By Daren A. Miller
The times have really changed since 1978. Well, for most of us they have. I was a 12-year-old, exiting elementary school, headed for middle school. My previous summers had been filled with a plethora of activities sponsored through the city of Fresno Parks and Recreation Department. Many of these activities were my first experiences. Moreover, I was blessed because my father was a city of Fresno Parks and Recreation supervisor in charge of all the playgrounds located in southwest Fresno.
Prior to the summer of 1978, the youth of southwest Fresno could count on going to Dallas Cowboys training camp in Thousand Oaks and San Francisco Giants and Oakland A’s baseball games, Yosemite and Sequoia national parks, the Monterey Bay Aquarium and many other regional locations.
Local events included swim lessons, tennis, Little League baseball, Pop Warner football, and numerous arts and crafts activities. Many of the local activities were joint projects between the city of Fresno and the Fresno Unified School District.
Attending summer school was a big deal until the summer of 1978. All students had the opportunity to attend. It was an opportunity for children to fill learning voids and occupy their time with educational activities.
Summer school was not only for the remediation of failing students, it was also an opportunity for students on and above grade-level to enrich their education. Summer school also presented the opportunity for newer teachers to build their instructional skills and new administrators to enhance their leadership abilities.
After 1978, young people were no longer able to participate in Summer Youth Employment programs. Summer Youth Employment was a huge benefit to the involved youth, their families, local municipalities and nonprofit organizations. Students were able to learn job skills and make some money to support the family, and businesses were able to employ young people at reduced rates of pay to fill their summer employment needs.
The passage of Prop 13 in 1978 eliminated most of these activities. Prop 13 was sold to the public as a way to lower property taxes for citizens. The lasting effects of its passage has negatively affected education and community development since its enactment. A “Yes” vote on Prop 15 in November will restore much needed funding to schools and municipalities throughout California.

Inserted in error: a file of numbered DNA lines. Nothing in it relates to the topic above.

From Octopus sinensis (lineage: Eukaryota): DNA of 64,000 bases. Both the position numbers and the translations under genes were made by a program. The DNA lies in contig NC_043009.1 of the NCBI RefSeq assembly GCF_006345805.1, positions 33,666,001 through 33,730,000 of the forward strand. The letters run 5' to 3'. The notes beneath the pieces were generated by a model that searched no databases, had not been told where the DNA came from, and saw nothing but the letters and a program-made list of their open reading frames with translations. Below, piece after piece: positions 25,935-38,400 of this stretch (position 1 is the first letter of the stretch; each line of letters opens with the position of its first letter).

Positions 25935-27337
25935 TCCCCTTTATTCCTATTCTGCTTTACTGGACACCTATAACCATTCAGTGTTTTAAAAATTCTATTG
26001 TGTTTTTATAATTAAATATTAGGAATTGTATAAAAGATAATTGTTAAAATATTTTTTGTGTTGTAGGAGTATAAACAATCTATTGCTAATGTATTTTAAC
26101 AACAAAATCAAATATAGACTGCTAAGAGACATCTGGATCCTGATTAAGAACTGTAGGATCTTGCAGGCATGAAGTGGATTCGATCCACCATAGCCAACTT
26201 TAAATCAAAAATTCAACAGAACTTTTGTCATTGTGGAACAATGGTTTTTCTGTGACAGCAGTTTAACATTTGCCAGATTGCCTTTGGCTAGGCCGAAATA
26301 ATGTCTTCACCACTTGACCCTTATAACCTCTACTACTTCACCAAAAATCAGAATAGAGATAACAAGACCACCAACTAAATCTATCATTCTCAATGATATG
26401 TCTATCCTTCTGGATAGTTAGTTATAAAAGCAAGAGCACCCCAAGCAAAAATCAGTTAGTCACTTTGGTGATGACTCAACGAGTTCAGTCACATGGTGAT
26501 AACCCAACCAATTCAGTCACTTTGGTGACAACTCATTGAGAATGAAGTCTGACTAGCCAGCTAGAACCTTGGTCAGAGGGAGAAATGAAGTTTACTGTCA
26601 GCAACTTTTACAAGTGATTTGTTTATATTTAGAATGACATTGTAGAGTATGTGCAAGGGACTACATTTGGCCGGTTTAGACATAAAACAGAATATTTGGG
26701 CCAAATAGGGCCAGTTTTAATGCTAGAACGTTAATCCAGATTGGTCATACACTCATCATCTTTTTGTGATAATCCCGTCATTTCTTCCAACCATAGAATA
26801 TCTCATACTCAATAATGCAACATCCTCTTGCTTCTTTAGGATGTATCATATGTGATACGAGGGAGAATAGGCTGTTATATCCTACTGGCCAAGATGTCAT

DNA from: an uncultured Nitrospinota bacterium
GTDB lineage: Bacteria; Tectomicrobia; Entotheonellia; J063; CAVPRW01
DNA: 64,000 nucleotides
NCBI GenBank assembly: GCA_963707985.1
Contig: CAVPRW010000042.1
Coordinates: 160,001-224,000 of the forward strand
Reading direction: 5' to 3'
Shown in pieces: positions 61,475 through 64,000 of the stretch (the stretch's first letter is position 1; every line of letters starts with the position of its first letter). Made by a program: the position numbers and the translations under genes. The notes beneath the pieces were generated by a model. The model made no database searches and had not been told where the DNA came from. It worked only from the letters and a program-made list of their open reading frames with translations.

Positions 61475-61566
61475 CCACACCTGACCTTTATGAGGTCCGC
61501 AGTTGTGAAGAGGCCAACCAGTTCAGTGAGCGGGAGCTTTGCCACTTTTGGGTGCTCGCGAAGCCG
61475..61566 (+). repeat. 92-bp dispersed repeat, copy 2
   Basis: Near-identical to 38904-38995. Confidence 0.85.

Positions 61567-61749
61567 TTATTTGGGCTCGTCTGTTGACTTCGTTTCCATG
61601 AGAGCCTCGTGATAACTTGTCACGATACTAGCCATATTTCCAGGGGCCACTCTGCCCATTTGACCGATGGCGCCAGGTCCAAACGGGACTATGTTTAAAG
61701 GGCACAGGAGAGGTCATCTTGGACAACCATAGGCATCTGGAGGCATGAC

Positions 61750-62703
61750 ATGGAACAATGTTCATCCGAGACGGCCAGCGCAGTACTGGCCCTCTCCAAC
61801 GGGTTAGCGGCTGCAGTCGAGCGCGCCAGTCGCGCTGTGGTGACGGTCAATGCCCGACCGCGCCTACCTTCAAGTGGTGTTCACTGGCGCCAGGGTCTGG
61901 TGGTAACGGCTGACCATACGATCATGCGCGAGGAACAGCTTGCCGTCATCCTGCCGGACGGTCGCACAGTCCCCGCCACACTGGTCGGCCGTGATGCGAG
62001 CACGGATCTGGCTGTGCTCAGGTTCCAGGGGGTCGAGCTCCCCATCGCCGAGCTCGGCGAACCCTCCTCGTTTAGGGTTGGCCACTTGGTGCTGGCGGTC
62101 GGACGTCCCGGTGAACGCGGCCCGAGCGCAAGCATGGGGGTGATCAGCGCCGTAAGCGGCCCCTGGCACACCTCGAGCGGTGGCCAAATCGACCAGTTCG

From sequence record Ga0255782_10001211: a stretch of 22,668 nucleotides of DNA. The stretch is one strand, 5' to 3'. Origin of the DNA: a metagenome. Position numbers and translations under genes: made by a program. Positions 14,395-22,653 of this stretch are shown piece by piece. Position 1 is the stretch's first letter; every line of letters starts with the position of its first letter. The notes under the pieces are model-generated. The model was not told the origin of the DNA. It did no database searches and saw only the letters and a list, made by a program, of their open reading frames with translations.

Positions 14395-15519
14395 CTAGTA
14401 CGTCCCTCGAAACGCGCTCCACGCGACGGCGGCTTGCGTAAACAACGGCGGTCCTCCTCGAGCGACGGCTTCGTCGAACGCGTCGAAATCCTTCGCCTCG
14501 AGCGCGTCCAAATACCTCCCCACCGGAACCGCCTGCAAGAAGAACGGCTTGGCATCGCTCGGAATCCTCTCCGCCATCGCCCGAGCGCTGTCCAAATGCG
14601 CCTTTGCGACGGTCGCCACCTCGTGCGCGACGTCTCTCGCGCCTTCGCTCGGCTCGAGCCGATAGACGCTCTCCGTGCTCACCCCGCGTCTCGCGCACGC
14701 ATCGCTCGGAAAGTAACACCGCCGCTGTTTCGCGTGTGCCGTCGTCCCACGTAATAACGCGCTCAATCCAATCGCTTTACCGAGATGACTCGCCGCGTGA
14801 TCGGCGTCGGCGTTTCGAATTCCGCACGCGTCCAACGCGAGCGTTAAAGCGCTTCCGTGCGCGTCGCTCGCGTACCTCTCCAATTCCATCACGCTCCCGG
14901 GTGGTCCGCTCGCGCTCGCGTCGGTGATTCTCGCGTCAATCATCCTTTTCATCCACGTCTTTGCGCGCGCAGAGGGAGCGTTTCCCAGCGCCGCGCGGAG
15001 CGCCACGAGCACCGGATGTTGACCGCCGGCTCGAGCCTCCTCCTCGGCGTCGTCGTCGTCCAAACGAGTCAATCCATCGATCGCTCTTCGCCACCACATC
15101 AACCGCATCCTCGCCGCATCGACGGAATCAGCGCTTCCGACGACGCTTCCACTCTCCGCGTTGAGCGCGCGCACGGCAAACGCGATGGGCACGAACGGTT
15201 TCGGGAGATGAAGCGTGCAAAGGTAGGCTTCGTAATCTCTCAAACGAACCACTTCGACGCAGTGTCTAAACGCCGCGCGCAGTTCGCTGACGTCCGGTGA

The passage of Prop 15, which will be on the November 2020 ballot, will raise approximately $11 billion annually. The specific language says the fiscal impact of passing Prop 15 will “raise property taxes on commercial properties worth more than $3 million providing $6.5 [billion] to $11.5 billion in new funding to local governments and schools.”
In effect, corporations such as Disney, Magic Mountain, Budweiser and many others will be obligated to pay property taxes at current assessment levels and not at the rates established back in 1978. Agriculture throughout the state will be exempted for property tax increases associated with the passage of Prop 15.
Estimates from the California Teachers Association (CTA) project that local school districts, including community colleges, will receive the following: Fresno Unified School District, $51.6 million; Clovis Unified School District, $25.6 million; Central Unified School District, $10.6 million; Sanger Unified School District, $7.5 million; Fresno County Superintendent of Schools, $1.4 million; State Center Community College District, $14.7 million; and West Hills Community College District, $3.0 million.
Although information is not readily available for the money to be received by the city of Fresno, by statute, municipalities will receive 60% of generated monies. Sixty percent would garner more than $50 million annually.
The passage of Prop 15 will help offset the devastating financial effects of the coronavirus on education and municipalities. The passage of Prop 15 will constitute a great start toward that recovery.
Vote “yes” on Prop 15 for the November 2020 General Election.
Daren A. Miller, Ed.D., is an elected trustee on the Fresno County Board of Education serving Trustee Area 3. He has spent the past 30 years working at numerous K-12 and community college campuses in the Fresno area as a teacher, counselor, administrator and adjunct professor.